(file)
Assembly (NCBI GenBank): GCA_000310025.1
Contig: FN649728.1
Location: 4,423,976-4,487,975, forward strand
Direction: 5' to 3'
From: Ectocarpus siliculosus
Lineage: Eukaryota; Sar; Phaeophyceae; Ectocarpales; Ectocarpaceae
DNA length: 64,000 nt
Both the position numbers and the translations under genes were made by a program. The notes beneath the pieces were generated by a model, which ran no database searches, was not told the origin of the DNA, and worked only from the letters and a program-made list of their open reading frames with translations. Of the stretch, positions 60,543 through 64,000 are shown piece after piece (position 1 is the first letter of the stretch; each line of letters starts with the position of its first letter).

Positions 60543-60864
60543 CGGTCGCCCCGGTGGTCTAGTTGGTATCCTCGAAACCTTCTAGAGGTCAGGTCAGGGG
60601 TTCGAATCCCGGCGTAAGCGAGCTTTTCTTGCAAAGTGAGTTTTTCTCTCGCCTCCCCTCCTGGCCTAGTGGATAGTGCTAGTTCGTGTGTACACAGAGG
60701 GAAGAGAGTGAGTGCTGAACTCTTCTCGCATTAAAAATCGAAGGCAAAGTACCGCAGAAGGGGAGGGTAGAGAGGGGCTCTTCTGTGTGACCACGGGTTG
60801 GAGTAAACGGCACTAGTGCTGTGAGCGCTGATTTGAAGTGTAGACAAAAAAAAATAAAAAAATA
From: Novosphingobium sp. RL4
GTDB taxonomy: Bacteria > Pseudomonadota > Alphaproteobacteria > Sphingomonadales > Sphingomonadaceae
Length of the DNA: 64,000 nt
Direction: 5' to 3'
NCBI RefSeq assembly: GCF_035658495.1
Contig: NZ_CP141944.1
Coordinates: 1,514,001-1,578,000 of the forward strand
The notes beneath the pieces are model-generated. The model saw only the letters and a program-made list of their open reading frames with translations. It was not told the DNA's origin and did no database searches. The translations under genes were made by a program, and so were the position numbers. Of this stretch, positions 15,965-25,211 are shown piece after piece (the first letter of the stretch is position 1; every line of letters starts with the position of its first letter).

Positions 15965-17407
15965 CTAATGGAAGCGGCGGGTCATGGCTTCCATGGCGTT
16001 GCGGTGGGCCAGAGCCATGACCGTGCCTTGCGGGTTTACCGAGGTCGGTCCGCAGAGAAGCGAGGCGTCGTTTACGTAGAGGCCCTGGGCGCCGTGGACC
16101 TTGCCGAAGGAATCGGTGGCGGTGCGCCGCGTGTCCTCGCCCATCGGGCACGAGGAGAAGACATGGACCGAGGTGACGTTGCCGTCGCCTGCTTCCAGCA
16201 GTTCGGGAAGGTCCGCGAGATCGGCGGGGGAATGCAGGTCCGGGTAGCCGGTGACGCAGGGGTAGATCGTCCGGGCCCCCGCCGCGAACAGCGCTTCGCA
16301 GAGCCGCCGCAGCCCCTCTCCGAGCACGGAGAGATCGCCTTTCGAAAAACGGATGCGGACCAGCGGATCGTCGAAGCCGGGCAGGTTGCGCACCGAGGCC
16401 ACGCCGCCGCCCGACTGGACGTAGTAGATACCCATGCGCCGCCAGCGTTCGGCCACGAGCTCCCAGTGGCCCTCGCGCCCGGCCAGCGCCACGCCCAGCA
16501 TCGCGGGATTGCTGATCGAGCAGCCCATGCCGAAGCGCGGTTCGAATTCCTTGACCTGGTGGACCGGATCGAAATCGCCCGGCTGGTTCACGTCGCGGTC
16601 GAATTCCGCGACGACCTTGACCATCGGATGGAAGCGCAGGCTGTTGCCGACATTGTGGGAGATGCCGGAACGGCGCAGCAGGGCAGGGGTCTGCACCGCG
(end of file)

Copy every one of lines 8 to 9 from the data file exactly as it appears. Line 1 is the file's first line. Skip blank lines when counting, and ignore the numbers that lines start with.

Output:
Both the position numbers and the translations under genes were made by a program. The notes beneath the pieces were generated by a model, which ran no database searches, was not told the origin of the DNA, and worked only from the letters and a program-made list of their open reading frames with translations. Of the stretch, positions 60,543 through 64,000 are shown piece after piece (position 1 is the first letter of the stretch; each line of letters starts with the position of its first letter).

Positions 60543-60864